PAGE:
It would be convenient to calculate the amount of a peptide simply based on the strength of it’s signal in a mass spectrometer! Unfortunately, things don’t work that way, at least for now, as the same amount of a peptide can produce different signal intensity depending on environmental factors and on other components in the mixture. In addition, different peptides can yield very dissimilar signals at the same concentration! But if we keep the conditions controlled and reproducible enough, we can derive quantitative information based on the relative signal intensity of a peptide across samples. Quantification based on the relative abundance of peptide (precursor) ions between samples is often called label-free quantification in the context of LC-MS proteomics, as opposed to the label-based methods that we will discuss later.
When LC-MS files are ready, we need to convert the mass spectra into protein abundance data. Generally speaking, the processing can be summarized into the following stages:
- Find ions with peptide-like masses (precursor ions) and quantify their signal intensities over time. Find maximum signal or the area under the curve for each precursor.
- Link precursors between samples based on mass and chromatographic elution time.
- Use fragmentation spectra to identify peptides.
- Link the quantified signal intensities to peptide IDs based on accurate mass and chromatographic elution time; there will likely be many signals left without an ID.
- Quantify proteins by summing up the signals for the corresponding peptides.
Crucially, quantification and identification happen at different stages of the process. This leads to uncertainty as to why there’s a missing value at a particular position. The reason can be that:
- the corresponding quantitative signals are missing, a peptide is absent or below the quantification threshold in some of the samples,
- a peptide ID has not been assigned to an otherwise valid quantitative signal.
Identification can be unsuccessful if the recorded fragmentation spectra are of insufficient quality, or if a precursor has not been fragmented at all. Ease of identification depends on the individual properties of a peptide, and it also drops with the weakening of the peptide signal. What’s more, there’s a higher chance for a peptide with low signal intensity to be completely missed by the data-dependent selection. This leads to an inverse relationship between the peptide abundance and the number of missing values per peptide across samples, as you can see below:
Identification can also be unsuccessful if the precursor mass has been determined incorrectly. The tendency for erroneous mass measurement can depend on the instrument type and condition, firmware, likely on peptide abundance and mass, so it is quite difficult to propose a generalized model for such MVs. But it may be worth exploring for a particular kind of data that you are interested in, especially in case of peptide-centric studies, such as phosphorylation analysis. Improvements in the MS technology and post-processing algorithms  can help to tackle this source of MVs.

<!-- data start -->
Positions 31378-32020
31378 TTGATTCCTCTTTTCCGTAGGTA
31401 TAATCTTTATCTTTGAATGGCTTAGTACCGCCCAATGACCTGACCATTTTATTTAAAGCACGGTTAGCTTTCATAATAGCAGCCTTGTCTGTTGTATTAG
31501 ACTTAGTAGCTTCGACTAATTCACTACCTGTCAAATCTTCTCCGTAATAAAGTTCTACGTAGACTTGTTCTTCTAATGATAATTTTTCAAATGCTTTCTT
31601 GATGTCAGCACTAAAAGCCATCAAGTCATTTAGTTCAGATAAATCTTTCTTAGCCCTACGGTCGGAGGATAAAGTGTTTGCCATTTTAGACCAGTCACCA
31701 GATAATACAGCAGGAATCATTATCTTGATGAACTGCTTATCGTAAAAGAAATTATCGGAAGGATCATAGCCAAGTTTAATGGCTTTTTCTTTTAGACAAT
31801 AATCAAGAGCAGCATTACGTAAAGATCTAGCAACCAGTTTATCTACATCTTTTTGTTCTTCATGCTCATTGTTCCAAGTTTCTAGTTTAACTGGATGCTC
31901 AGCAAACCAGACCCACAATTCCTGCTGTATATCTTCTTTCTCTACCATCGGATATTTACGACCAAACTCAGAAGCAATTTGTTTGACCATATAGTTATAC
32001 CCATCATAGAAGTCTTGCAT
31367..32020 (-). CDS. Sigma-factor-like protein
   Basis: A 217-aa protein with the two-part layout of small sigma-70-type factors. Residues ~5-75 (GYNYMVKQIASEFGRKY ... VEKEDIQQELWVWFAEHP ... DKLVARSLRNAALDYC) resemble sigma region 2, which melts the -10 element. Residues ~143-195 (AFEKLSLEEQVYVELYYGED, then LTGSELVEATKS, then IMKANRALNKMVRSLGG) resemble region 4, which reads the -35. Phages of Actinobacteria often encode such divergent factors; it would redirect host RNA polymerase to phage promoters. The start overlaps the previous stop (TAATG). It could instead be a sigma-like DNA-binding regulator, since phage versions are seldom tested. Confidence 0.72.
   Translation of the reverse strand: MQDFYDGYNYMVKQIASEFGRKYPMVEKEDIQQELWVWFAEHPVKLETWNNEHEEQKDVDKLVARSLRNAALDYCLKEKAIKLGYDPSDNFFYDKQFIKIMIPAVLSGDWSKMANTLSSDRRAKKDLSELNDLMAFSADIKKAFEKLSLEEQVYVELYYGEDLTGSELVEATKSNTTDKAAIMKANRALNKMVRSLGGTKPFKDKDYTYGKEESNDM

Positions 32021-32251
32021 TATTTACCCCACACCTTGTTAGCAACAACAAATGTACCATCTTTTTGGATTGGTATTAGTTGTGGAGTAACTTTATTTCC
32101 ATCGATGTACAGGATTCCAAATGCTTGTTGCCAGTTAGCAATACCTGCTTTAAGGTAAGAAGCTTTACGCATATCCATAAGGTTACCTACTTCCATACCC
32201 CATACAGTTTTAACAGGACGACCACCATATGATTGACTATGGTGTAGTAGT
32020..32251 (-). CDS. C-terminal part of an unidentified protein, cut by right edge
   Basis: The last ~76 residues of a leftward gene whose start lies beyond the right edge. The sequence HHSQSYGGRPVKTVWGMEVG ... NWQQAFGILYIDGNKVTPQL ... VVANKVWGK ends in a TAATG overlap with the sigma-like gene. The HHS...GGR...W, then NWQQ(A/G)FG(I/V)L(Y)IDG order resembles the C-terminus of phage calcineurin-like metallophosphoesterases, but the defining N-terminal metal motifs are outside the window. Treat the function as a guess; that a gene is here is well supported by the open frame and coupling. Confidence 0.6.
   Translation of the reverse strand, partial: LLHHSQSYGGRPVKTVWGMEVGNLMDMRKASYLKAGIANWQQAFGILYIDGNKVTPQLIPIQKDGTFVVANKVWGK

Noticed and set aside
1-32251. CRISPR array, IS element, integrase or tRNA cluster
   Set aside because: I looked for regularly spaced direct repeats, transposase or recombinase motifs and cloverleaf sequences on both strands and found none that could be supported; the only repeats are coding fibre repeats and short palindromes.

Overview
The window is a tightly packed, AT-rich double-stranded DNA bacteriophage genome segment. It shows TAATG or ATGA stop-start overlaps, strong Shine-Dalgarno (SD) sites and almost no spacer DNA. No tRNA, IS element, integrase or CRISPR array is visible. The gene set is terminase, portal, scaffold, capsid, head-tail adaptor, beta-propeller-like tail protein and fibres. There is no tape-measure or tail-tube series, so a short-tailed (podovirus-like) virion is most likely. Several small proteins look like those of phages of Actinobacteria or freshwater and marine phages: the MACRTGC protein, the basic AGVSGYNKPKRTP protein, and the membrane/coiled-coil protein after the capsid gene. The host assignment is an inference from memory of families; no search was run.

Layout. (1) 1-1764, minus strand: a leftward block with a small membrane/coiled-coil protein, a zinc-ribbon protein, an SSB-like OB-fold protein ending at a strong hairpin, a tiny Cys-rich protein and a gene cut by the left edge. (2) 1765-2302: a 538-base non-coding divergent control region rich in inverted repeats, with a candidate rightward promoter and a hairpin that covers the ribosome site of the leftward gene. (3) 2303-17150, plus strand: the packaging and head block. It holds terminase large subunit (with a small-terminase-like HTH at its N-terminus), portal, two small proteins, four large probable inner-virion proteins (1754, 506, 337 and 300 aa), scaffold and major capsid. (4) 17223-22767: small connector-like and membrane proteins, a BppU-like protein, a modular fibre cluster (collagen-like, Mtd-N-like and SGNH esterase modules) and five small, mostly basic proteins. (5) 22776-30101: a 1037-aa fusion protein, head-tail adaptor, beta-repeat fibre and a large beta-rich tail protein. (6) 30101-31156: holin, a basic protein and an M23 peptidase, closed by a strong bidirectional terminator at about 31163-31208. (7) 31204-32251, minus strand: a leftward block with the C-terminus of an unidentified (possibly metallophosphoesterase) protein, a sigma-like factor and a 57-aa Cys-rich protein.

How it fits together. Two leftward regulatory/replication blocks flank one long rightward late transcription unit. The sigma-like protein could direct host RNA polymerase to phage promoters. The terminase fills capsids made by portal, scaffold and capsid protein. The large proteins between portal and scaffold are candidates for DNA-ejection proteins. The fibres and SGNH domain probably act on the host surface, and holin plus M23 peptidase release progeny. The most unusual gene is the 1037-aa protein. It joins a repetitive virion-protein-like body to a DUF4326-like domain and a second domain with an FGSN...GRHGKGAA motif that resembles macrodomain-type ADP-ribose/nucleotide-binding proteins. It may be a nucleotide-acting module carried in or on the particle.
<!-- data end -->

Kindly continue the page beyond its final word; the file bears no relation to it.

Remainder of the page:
Proteins often map to several quantified peptides, which helps to reduce the frequency of MVs, as you can see on the plot above. However, many proteins are represented by a single peptide, so the peptide-level MV patterns remain relevant for proteins.
Quantification by SILAC
Stable Isotope Labeling by Amino acids in Cell culture (SILAC) is a quantification method that is also based on precursor intensities, but with a clever twist. While preparing a biological experiment, for example, growing cells, we can add stable isotope-labeled amino acids to the culturing medium in one of the preparations, which yields proteins that contain heavy isotopes of carbon and nitrogen. Another cell culture can be grown in parallel using the nutrients containing the light isotopes. If the “light” and “heavy” cell preparations are then mixed, processed and analyzed by LC-MS, peptides will come in two isotopic versions, giving two precursor ions with different masses. The intensity ratio between the respective pairs of precursor ions will inform us about the ratio between the amounts of the peptide in two samples:
Quantification and identification are separated in SILAC, just like in the label-free method, so it does happen that signals have been detected, but no valid identity has been assigned to them. If an ID is missing, it is normally missing for both isotopic versions of the peptide simultaneously. We can expect that the frequency of MVs is in reverse relation to peptide abundance, but an abundance ratio can be high or low, and at the same time missing from the results because of the low absolute signal abundance.
Isobaric labeling-based MS proteomics
Another popular approach for relative quantification is based on chemical modification of peptides with isotopically substituted reagents, also called isobaric labeling tags. It is widely used in biological and medical research, recently it has also been applied to single-cell (SC) proteomics , so if you get an MS-based SC-proteomic data set, there’s a fair chance it will be based on isobaric labeling. For a more detailed understanding of the technology, I refer you to an open access review by Rauniyar and Yates .